I was feeling a little down yesterday. It was a boring day. There are a lot of boring days out here in the sticks, which I’m normally okay with. I can usually entertain myself doing various things — reading, walking, working out, studying Mandarin, cooking, cleaning, surfing (the web — not the Yellow Sea).
Yesterday was different because I was missing home for the first time. I don’t really get homesick. I just never have. Besides, it’s hard to get homesick with all the communication options out there. I can video chat with my family and friends over Google, I can text, I can email, I can Facebook, I can Google+, I can be happily surprised by comments on this blog from former co-workers…lots of options that leave me never truly missing the important people in my life.
But the people part of home wasn’t what I was missing. It was the convenience part. I miss jumping into my car to do whatever it is I want to do. We can’t do that here because we aren’t allowed to drive. Why? It’s simple: it’s too dangerous and therefore too much of a liability for the company that sent us here. There are no rules when it comes to driving and there are lots of people who are new to driving here, which creates disastrous driving conditions. I may have previously stated this, but I’ve stopped looking out through the front window when we are being driven anywhere — whether it’s in a taxi, a bus, or a private car. It’s too damn nerve-racking — especially for this backseat driver.
It’s the little things that can become major annoyances here, but I’m trying to keep all these things in check. Yeah, it sucks not having a car. It sucks to have to take a short bus to the grocery store, finish your shopping in 45 minutes, and then wait in a cold store for another hour fifteen until the bus comes back. Then you get on the bus and — shocker shocker — the driver hasn’t turned on the heat for the drive back home. But it doesn’t suck to not have to stop for gas and fill up on a rainy, dreary day or have to look interested and pretend that I care as my husband “shows” me how to change the car’s oil (isn’t that what Jiffy Lube is for?). It especially doesn’t suck when I think about all the bills associated with my old car that I no longer have (insurance, gas…you know them all).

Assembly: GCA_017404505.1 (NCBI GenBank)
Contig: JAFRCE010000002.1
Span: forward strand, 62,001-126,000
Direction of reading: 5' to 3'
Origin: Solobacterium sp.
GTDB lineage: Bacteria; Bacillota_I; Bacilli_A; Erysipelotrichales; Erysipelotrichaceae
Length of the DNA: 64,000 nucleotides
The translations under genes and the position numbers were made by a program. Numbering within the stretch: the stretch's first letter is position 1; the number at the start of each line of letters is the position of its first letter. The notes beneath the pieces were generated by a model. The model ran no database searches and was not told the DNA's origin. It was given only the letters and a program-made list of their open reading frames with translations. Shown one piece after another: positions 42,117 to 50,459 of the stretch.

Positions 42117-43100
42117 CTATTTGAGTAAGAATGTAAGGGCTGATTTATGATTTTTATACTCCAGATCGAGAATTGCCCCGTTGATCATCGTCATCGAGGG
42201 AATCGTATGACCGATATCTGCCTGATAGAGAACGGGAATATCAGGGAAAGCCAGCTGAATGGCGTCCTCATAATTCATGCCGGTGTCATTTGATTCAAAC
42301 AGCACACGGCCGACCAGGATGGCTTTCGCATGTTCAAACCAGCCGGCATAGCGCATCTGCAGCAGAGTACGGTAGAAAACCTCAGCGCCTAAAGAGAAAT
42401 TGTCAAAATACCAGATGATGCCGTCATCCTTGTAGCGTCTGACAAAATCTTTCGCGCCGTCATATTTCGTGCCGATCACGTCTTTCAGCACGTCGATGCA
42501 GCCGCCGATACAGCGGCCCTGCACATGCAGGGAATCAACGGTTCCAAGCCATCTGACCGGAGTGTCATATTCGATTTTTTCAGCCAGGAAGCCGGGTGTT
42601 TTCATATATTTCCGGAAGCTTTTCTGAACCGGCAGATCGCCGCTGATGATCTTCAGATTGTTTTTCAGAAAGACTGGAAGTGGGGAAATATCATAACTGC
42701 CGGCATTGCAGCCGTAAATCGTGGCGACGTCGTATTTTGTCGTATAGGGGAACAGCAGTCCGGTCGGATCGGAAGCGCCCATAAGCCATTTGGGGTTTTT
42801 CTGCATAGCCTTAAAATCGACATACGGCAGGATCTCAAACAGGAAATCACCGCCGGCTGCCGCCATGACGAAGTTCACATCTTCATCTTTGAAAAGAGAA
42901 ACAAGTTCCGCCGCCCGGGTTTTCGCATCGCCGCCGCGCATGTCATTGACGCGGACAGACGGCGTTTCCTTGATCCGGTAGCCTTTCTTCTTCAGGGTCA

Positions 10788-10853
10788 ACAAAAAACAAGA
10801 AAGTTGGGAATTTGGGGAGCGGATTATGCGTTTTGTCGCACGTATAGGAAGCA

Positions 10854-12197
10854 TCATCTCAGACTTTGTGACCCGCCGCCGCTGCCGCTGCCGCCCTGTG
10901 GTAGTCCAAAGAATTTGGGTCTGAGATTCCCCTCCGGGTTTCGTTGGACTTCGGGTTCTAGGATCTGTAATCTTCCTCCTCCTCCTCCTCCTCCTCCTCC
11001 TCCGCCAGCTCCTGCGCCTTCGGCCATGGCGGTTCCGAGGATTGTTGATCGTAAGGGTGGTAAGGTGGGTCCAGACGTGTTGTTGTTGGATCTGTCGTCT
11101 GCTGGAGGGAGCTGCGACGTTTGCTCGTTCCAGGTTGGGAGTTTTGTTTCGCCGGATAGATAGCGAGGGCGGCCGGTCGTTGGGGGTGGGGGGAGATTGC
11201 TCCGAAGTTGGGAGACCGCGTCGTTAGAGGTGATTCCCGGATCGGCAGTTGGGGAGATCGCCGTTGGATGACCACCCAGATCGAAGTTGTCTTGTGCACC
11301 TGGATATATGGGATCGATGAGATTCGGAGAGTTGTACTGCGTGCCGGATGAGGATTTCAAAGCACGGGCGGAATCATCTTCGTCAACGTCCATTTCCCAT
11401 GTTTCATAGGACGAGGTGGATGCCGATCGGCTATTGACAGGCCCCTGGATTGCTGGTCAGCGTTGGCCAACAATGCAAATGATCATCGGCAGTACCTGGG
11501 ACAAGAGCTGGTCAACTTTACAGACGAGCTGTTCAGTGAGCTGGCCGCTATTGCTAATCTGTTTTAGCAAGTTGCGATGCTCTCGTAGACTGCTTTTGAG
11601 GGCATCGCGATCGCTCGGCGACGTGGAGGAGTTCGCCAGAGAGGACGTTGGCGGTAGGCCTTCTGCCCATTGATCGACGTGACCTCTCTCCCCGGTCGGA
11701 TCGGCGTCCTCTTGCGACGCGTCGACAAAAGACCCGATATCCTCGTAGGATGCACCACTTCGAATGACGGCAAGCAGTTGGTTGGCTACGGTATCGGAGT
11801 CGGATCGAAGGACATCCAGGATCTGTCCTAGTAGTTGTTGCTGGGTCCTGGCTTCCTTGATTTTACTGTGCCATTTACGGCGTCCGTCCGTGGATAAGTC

Then there are other annoyances, which are clearly first world problems, like the lack of canned whole peeled tomatoes. For most people, that’s not a problem. But for me, it’s huge considering I make a ton of vegetable based soups, which I would love to have at this very moment in this very cold climate. Last night after being disappointed again at our local grocery store, I decided I just have to suck it up. There are a ton of awesomely weird-looking vegetables and fruits here that I’ve been neglecting and that needs to and will change. I’ve been thankful for the little things like finding red lentils and couscous in Qingdao (to which a whole Saturday must be sacrificed to travel there and back on a coach bus that also lacks heat).
I even splurged on a bread maker. I never thought I’d be making my own bread, but one of the first things I learned upon arrival was that the bread is subpar, and that’s putting it kindly. It has a sweet taste and is more cakey than bready. Its delicate structure makes it too weak to withstand a big slather of peanut butter, which means it’s not up to my standards, and so something had to be done about it.
That’s the good part. For all the hassles that have been encountered in our first six weeks in China, life is not too bad. In fact, it’s about to get pretty darn good when our air shipment arrives tomorrow (knock on wood) and I get reacquainted with my kitchen gear (hello immersion blender and soup pot), yoga mat, and running shoes. Until then, I’ll console myself with some delicious homemade bread.